Occupational Health Testing
What Tests Are Done During An Occupational Medical Examination?
Being that occupational health concerns itself with carrying out individual tests to determine employees’ capability from a health standpoint, this testing has benefits for both employees and employers alike.
There are a standard set of tests that get carried out based on the risk exposures employees face in their immediate work environment. Let’s delve into some of the individual tests that commonly make up an occupational health medical:
Sr. Lombard – The tests that we do in a medical examination, comprises of testing the basics of all of the body’s systems and, should we have any abnormalities, obviously, we will refer you for further care.
The other testing that we have requisitions for, is biological monitoring, which are certain tests that need to be done based on the environment that you work in.
So if you are, for instance, a farm worker and you do crop spraying, you are exposed to pesticides and we would need to test your blood, to make sure that you haven’t got any accumulation of pesticides in your body.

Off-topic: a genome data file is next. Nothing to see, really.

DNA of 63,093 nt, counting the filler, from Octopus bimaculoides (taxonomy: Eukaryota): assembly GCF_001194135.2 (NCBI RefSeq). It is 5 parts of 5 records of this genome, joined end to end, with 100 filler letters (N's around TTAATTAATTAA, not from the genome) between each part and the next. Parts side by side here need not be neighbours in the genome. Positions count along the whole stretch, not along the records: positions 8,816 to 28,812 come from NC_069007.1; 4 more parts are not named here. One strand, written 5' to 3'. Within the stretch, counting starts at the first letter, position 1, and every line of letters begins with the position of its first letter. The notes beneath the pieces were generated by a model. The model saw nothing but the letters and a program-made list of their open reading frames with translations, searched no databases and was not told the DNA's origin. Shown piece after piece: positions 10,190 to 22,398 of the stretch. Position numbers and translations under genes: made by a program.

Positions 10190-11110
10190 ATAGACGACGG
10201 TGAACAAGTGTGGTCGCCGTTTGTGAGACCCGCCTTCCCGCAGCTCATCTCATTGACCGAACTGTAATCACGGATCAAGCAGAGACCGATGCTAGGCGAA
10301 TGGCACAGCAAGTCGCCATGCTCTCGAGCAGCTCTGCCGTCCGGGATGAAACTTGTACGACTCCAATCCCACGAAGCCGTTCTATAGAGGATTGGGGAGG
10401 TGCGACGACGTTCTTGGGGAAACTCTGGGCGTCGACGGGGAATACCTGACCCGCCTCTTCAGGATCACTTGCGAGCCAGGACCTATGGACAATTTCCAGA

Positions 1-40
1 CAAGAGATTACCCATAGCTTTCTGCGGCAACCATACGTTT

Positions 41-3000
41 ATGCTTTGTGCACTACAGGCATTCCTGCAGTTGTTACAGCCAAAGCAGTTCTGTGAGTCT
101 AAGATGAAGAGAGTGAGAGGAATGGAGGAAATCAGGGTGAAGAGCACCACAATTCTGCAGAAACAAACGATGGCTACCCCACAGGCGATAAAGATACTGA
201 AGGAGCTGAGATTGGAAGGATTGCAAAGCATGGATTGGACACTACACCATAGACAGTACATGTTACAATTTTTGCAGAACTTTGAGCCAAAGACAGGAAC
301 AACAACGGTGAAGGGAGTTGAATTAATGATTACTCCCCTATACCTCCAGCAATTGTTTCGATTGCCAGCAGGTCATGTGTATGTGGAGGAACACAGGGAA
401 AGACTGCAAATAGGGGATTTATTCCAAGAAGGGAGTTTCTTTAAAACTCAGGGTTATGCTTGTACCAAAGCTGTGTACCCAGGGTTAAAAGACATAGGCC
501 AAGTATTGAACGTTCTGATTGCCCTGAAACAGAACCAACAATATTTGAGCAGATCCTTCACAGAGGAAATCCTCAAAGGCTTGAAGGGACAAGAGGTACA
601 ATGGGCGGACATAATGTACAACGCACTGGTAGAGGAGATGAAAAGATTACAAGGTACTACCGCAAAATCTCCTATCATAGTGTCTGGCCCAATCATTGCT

An audiometry exam, evaluates the extent of hearing loss an employee has incurred, either over a prolonged period or if they currently work in high-risk noise environments. This is measured in a PLH (percentage of hearing loss) metric. This is particularly important when an employee’s hearing can be affected by high noise-producing machinery, noisy factories or plants.
A visual examination examines, in various degrees, an employee’s quality of sight. Basic tests, such as a Snellen chart, would test for basic visual acuity and some colour blindness. This test is common for most general work-related tasks which can include, office-based work and other ground-level job descriptions.
An employee’s medical history is looked into, to determine any pre-existing medical conditions or past medical conditions that may affect an employee’s ability to carry out their job description effectively and safely without causing more harm to the employee and/or being a liability to the company.
Occupational history is concerned with an employee’s previous employment and job descriptions which may provide an occupational practitioner with insight into any previous risks the employee may have been exposed to that may have bearing on their future ability to carry out functions of their job description.
Hypertension (High Blood Pressure)